A new study shows house cats can be killers if you let them out

Every year, a fierce predator kills billions of native birds and mammals, becoming one of the largest conservation threats in inhabited areas.

That predator? The housecat.

Credits: Raquel Pedrotti.

Domestic cats (Felis catus) are one of the most abundant carnivores on the planet, numbering over 600 million. The number of domestic cats is so great that it outnumbers the collective number of all other felines in the world.

For a long time, cats have been a point of contention for animal lovers: on one hand, they are beloved by millions of people all around the world. But on the other hand, they can be an absolute plague on local species when allowed to roam free.

It’s been shown for quite a while that cats post a huge ecological threat. They kill billions of birds and mammals every year, and are quite possibly the most threatening invasive species in the world.

In a new study, researchers worked with citizen scientists to track 925 pet cats from six countries. The cats were tracked with a small GPS to see how far the cats go, and the owners were surveyed to see what prey the cats bring home.

“Our citizen science cat-tracking study represents one of the largest studies of animal movement,” the researchers write in the study.

The first results seem quite surprising. Contrary to popular belief, cats don’t seem to have that large of a geographical range. There are exceptions — one British cat called Max walked almost two kilometers back and forth along a road between two neighboring villages, twice — but the average area of house cats 0.036 square kilometers. In total, only 0.3% of animals moved more than 1.1 square kilometers around their house. In other words, most casts never stray more than 100 meters (or yards) away from their home.

But the fact that they had such a small area of activity isn’t necessarily a good thing — instead, the damage they produce is strongly concentrated around individual houses.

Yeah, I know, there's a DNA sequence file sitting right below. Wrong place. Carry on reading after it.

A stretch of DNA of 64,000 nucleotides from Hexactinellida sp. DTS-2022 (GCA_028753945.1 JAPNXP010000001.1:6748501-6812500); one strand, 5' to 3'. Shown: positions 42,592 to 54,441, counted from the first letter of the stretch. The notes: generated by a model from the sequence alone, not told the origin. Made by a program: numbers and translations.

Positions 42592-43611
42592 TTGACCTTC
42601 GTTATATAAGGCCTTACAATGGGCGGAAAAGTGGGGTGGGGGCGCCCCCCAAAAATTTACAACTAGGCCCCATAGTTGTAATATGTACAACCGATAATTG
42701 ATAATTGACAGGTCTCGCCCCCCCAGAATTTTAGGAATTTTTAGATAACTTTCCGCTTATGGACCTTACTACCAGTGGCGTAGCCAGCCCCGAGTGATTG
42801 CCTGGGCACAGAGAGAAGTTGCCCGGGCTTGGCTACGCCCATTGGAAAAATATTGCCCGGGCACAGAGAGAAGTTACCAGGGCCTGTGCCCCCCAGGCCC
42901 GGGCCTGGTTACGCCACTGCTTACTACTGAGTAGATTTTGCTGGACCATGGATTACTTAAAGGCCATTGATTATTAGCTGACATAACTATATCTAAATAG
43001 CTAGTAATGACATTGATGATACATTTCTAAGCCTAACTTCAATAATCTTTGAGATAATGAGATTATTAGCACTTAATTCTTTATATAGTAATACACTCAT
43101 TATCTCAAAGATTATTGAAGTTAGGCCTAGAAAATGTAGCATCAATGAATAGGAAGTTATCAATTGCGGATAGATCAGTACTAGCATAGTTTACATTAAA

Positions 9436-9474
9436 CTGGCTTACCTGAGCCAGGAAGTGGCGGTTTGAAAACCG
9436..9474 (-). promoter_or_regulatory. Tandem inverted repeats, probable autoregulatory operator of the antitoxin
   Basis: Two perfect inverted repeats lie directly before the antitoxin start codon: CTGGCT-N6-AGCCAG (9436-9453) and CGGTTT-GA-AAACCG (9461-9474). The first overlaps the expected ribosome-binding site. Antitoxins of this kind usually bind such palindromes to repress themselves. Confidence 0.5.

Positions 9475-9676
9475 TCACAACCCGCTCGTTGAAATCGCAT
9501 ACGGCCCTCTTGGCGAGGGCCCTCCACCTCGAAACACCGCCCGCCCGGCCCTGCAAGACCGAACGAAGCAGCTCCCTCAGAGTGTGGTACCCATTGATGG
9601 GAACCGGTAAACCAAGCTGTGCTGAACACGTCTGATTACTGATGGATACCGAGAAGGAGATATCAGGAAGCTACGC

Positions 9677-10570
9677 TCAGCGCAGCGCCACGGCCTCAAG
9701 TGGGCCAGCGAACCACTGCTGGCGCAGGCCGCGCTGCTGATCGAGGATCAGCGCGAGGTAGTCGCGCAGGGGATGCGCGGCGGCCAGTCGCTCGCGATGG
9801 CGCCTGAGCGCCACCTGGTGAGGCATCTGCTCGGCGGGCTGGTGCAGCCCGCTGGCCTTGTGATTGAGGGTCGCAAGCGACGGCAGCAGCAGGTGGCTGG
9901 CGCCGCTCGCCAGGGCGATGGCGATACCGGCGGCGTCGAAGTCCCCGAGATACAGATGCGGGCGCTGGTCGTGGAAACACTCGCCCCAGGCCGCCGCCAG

Owners reported that their pets killed an average of 3.5 prey items/month, but this could be an underestimation, since it was based on the number of preyed animals cats brought to their house.

Of course, a single pet cat doesn’t kill as many animals as a wild cat does to survive. The house cat doesn’t need to hunt to survive, but housecats still hunt if they are given the chance, and this impact happens in a smaller area.

So in a given area, pet cats kill 2-10 times as many other animals as similarly sized wild predators.

It’s important to note that most cats are still harmless — not because they don’t have the killer instincts, but because they don’t go outside. The majority of cats (about two-thirds to three-fourths) are harmless and seldom set foot outside.

The moral of the story is not to give up on housecats, but to be mindful of the environmental impact they can have — and think twice before you let them roam outside.

This entry was posted in Science on by .

About Mihai Andrei

Andrei's background is in geophysics, and he's been fascinated by it ever since he was a child. Feeling that there is a gap between scientists and the general audience, he started ZME Science -- and the results are what you see today.

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